An Australian native, the moth (Coscinoptycha improbana) is thought to have blown across the Tasman in its adult form in the late 1990s. It is not a pest in its home country and biosecurity experts here want to know why.
The hope is they may be able to use that knowledge to control the insect in New Zealand, especially as climate mapping indicates that unchecked, guava moth will eventually colonise all of the North Island and the northern part of the South Island.
“The first step is to try to discover and identify what natural enemies it has in Australia as it’s likely these are what are keeping its population low there,” Cable Bay, Northland-based entomologist Dr Jenny Dymock says.
Dr Dymock, who works with the Northland Regional Council, is managing the guava moth biocontrol project, while the council’s Biosecurity Senior Programme Manager Don McKenzie is chairing the more than a dozen-strong project team.
The regional council and the New Zealand Feijoa Association have just secured $16,450 funding from the Ministry of Agriculture’s Sustainable Farming Fund to help meet some of the initial $26,000 costs of a project expected to take at least another 12 to 18 months. The pip fruit, summer fruit and macadamia industries are also contributing funding, as are the Waikato Regional and Auckland Councils.
Dr Dymock says because they develop within affected fruit, guava moth larvae are not easily targeted by insecticides. Other options, including removing windfall fruit, have failed to contain the pest.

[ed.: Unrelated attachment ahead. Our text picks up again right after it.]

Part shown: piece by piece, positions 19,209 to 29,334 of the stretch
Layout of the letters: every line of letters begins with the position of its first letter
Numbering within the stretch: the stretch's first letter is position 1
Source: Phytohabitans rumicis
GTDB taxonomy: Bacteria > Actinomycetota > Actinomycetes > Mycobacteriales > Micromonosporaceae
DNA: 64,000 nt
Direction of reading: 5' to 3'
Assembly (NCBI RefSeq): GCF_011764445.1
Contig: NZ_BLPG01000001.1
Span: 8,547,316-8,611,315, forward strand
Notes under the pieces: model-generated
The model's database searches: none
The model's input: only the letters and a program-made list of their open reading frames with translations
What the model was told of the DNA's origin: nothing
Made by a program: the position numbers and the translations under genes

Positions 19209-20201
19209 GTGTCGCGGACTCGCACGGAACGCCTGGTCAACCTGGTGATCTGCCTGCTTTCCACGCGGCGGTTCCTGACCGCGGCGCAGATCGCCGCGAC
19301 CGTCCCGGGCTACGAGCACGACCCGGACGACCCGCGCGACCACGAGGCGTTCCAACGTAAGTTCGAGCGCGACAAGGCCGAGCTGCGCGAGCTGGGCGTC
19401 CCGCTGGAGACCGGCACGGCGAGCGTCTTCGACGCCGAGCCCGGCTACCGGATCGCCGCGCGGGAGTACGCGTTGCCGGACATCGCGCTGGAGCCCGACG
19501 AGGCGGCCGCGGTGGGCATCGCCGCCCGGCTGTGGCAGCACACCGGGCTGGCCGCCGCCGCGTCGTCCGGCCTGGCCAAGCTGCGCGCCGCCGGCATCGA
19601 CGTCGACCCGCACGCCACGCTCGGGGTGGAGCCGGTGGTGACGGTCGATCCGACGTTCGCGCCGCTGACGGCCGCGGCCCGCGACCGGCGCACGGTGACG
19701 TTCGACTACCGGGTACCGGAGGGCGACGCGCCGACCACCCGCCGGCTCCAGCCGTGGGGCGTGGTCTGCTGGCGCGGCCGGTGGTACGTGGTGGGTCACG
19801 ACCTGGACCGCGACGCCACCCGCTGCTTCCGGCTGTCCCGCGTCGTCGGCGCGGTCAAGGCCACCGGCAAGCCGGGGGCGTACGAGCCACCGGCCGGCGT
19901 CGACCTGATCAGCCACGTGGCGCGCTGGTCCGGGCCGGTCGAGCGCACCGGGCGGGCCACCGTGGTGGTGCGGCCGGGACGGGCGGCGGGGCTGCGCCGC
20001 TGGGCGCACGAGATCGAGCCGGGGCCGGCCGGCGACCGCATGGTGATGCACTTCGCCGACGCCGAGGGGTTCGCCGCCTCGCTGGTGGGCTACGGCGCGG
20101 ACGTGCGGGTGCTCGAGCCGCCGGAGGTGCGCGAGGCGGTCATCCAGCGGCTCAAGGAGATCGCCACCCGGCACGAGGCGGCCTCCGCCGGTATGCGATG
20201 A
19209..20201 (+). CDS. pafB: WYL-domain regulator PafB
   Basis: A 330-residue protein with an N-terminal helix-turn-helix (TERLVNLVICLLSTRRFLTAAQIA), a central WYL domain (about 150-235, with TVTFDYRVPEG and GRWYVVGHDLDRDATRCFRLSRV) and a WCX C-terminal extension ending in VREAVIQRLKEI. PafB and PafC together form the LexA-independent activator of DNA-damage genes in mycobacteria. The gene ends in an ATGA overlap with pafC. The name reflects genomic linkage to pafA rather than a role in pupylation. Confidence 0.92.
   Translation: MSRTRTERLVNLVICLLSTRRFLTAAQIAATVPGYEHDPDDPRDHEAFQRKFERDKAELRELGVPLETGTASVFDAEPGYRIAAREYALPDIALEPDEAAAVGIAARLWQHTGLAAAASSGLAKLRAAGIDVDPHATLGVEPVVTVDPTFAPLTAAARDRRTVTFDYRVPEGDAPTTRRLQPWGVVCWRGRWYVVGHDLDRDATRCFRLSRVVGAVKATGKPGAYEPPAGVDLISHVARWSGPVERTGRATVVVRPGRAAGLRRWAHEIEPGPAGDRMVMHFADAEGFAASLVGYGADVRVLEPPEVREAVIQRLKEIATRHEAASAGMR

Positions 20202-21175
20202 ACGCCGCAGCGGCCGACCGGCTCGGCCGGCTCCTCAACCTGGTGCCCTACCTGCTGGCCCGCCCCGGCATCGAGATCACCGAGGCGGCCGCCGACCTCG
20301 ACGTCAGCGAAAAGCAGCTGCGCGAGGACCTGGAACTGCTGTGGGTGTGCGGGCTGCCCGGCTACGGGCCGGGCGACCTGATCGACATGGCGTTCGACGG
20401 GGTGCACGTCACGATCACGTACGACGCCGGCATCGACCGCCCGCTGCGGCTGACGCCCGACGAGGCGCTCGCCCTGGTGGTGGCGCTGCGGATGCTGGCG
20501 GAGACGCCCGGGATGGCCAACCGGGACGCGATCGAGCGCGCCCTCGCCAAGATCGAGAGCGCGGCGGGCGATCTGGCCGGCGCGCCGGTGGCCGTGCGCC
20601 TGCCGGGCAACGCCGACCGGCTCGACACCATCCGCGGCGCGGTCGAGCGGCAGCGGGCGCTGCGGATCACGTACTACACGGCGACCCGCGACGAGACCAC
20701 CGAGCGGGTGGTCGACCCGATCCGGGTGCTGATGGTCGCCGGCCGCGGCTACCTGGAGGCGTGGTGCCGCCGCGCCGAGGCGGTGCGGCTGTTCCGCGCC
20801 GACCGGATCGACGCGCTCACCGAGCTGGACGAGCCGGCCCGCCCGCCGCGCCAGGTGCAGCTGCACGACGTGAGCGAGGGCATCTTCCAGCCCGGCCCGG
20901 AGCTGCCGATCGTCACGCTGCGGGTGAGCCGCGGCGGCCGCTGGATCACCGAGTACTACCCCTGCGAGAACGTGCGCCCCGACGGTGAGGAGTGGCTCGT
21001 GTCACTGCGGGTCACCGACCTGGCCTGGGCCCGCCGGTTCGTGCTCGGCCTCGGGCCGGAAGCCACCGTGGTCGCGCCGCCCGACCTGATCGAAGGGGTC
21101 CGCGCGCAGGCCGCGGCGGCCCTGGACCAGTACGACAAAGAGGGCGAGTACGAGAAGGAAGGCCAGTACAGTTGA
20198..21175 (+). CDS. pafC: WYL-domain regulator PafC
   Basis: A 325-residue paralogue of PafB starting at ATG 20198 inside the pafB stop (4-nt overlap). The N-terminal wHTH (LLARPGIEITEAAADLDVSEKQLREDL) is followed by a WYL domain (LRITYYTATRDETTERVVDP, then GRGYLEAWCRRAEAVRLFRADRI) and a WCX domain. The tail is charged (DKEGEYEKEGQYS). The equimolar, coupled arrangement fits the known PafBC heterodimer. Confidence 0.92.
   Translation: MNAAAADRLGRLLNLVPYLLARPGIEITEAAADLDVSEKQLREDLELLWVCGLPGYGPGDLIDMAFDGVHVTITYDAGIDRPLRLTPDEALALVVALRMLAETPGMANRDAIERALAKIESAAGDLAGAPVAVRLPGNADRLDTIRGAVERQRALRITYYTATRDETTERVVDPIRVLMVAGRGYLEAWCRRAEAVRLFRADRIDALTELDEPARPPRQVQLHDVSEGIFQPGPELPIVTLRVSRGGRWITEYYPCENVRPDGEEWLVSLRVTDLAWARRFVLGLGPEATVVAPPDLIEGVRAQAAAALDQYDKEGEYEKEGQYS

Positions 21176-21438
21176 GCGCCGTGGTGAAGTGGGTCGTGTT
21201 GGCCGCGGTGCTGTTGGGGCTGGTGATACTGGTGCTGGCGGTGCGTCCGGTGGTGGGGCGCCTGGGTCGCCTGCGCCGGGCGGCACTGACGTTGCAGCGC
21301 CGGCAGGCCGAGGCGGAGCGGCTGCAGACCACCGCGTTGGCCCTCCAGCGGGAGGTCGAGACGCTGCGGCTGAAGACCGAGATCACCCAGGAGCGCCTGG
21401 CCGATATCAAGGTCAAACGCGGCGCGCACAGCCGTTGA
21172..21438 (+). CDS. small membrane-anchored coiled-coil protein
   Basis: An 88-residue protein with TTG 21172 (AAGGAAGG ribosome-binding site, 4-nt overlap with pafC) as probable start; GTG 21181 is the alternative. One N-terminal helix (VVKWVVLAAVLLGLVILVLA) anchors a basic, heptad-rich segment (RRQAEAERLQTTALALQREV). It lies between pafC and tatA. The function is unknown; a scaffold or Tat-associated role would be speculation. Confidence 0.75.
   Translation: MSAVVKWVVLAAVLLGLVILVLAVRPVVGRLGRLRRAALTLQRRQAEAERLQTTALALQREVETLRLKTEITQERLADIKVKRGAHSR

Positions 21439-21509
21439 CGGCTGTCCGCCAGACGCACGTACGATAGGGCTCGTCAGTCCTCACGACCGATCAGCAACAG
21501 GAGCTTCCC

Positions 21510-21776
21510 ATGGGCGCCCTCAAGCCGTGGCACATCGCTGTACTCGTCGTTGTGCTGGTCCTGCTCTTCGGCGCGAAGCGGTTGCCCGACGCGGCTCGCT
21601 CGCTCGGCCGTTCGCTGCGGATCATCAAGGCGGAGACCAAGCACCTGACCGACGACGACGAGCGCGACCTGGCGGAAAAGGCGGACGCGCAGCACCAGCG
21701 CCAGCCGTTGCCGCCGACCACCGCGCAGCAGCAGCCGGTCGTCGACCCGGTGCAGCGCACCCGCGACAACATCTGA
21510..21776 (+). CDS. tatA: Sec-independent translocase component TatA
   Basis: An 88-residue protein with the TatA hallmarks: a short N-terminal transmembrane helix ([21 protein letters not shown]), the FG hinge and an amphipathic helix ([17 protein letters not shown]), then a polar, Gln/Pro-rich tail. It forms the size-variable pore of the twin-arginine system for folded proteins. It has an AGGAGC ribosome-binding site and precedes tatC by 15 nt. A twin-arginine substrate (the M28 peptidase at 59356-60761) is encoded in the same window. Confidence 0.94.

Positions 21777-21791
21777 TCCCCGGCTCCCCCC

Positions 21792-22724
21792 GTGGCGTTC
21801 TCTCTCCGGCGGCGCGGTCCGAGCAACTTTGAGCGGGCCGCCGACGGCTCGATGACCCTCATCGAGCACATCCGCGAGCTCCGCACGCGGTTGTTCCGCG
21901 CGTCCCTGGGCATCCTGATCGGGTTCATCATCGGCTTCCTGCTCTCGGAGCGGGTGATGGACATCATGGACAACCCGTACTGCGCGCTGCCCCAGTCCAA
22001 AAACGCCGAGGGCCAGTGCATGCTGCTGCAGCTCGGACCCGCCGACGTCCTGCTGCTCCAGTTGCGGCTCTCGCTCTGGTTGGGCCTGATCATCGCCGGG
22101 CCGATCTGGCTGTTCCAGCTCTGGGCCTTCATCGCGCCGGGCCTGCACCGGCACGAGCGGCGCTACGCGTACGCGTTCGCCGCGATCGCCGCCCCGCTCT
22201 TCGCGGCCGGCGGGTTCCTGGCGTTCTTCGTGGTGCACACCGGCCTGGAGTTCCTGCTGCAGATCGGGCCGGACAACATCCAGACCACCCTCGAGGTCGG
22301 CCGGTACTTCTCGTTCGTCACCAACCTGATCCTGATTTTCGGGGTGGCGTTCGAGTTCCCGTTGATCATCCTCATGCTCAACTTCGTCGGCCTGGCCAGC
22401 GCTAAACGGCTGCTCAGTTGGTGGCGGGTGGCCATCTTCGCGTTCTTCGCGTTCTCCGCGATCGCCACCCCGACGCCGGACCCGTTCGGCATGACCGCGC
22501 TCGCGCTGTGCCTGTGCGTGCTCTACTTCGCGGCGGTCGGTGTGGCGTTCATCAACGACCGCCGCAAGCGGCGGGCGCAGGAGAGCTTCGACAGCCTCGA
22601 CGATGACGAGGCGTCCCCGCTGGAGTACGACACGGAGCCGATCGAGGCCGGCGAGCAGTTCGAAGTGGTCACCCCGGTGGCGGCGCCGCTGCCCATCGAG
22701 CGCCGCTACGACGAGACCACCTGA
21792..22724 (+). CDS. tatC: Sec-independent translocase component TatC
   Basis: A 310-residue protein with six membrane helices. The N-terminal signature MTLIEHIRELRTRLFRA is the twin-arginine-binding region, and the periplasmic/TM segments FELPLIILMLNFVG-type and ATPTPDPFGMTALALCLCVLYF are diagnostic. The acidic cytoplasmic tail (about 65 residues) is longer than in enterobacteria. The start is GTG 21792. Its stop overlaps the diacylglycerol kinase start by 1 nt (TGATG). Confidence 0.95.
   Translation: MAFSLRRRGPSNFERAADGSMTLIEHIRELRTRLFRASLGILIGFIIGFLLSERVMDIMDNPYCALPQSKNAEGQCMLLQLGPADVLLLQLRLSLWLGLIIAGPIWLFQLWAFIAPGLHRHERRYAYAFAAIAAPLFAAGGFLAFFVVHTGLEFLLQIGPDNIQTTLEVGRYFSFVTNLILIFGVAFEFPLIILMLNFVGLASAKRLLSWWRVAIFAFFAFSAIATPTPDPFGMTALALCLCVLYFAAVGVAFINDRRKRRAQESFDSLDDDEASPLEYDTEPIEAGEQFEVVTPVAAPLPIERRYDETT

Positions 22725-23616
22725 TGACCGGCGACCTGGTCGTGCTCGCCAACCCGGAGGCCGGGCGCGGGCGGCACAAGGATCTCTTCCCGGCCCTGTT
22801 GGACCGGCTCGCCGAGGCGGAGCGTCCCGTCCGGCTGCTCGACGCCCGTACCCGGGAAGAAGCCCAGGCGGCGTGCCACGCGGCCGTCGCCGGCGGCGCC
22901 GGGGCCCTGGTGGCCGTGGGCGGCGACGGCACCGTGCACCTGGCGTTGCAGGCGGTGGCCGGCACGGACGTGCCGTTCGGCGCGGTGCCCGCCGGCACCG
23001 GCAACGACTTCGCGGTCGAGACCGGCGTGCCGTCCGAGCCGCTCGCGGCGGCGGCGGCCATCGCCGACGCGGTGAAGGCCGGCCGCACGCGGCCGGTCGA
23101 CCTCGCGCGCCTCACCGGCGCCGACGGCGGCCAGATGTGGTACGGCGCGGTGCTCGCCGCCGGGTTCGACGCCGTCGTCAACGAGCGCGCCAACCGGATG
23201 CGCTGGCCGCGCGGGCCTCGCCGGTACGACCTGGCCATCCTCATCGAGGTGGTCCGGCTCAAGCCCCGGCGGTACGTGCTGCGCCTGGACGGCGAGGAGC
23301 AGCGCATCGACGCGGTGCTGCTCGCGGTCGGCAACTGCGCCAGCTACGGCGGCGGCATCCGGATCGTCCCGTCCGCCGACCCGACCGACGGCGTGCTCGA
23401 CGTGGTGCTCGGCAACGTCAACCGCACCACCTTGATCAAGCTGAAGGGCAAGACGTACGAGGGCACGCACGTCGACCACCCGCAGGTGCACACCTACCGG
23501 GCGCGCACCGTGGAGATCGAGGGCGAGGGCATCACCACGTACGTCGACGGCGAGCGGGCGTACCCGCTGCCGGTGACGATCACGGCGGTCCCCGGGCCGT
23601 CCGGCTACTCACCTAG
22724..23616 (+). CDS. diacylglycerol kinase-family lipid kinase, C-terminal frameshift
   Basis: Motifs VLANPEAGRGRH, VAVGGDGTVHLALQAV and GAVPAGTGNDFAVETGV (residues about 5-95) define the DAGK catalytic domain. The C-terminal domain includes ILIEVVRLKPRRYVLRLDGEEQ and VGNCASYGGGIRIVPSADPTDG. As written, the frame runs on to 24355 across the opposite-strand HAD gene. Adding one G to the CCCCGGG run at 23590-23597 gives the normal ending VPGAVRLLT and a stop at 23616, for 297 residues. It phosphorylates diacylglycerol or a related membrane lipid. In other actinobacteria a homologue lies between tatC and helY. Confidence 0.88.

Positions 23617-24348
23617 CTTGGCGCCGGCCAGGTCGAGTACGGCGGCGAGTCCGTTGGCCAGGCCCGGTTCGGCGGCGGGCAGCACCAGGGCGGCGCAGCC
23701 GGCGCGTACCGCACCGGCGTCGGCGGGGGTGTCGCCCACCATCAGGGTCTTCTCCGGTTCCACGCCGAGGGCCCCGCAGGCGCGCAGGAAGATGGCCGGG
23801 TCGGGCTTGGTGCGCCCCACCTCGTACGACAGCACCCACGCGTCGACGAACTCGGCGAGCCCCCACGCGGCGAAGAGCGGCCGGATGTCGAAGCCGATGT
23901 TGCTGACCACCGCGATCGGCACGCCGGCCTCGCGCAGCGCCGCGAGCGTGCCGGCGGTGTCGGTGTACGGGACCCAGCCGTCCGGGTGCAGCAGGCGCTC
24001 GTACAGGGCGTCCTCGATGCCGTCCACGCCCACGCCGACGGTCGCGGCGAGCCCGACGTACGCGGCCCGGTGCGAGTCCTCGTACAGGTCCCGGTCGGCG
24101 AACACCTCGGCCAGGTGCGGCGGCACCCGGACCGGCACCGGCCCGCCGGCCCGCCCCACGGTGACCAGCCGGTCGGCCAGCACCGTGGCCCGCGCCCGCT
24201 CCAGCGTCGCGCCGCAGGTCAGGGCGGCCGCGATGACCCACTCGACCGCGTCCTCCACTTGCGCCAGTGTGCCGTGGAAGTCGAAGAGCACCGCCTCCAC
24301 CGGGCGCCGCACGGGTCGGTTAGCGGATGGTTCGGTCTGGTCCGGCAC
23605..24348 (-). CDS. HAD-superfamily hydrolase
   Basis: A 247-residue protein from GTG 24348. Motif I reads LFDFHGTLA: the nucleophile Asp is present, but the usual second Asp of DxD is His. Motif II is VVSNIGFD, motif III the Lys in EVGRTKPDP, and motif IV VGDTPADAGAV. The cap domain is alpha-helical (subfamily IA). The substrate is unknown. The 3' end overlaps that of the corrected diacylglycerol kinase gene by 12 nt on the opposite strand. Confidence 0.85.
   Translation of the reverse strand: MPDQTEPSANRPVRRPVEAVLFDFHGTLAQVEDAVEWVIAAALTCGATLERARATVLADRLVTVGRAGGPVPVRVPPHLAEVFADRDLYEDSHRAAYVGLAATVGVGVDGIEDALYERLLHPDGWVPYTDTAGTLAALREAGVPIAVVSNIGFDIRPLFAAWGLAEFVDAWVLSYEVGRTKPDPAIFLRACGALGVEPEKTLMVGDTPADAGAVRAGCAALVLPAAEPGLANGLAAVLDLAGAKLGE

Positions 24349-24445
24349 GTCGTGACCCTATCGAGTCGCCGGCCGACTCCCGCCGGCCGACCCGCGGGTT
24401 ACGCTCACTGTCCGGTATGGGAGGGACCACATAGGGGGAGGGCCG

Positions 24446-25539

The larvae render fruit inedible with their excrement and can also lead to the development of damaging moulds and fungi. They can also cause premature fruit drop.
She says pheromone traps will be used shortly to confirm guava moths’ presence in three parts of eastern Australia, which are also home to laboratories with facilities that can be used as part of the study. Research by Dr Dymock in 2004 has already confirmed the moth’s presence at a final, fourth Queensland site.
In autumn next year, a variety of fruit crops infested with guava moth will be collected from the four Australian sites and allowed to develop in special moth-proof cages, with any parasitoids found collected. Similarly guava moth eggs will be collected from the wild at one site to see if they are subject to any form of parasitism.
Further research will then be able to be done to see if any of the parasites can eventually be used as biological control agents targeting guava moth.
Mr McKenzie says it could be another several years before any guava moth biocontrol agent or agents developed as a result of the research can be released in New Zealand.
However, while they were generally not cheap to develop because of the care that must be taken to ensure other non-pest species wouldn’t be affected, biocontrol agents still offered a cost-effective, non-chemical and environmentally-friendly way to target pests.
Northland is already home to a number of biocontrol agents including insects, fungi and rusts which attack a variety of pest plants and insects including clover root weevil, mistflower, gorse and ragwort.
Mr McKenzie says the regional council is also involved in trialling pheromone attractants aimed at disrupting guava moth mating activity.
He says until a biocontrol agent for guava moth is developed, the Northland Regional Council will continue to advise the public and fruit and nut growers about other tactics to try to reduce the pest’s impact.
These include simple measures from covering fruit trees with protective mesh to ensuring good orchard hygiene.
Biosecurity officers can be contacted via the council’s freephone (0800) 002 004.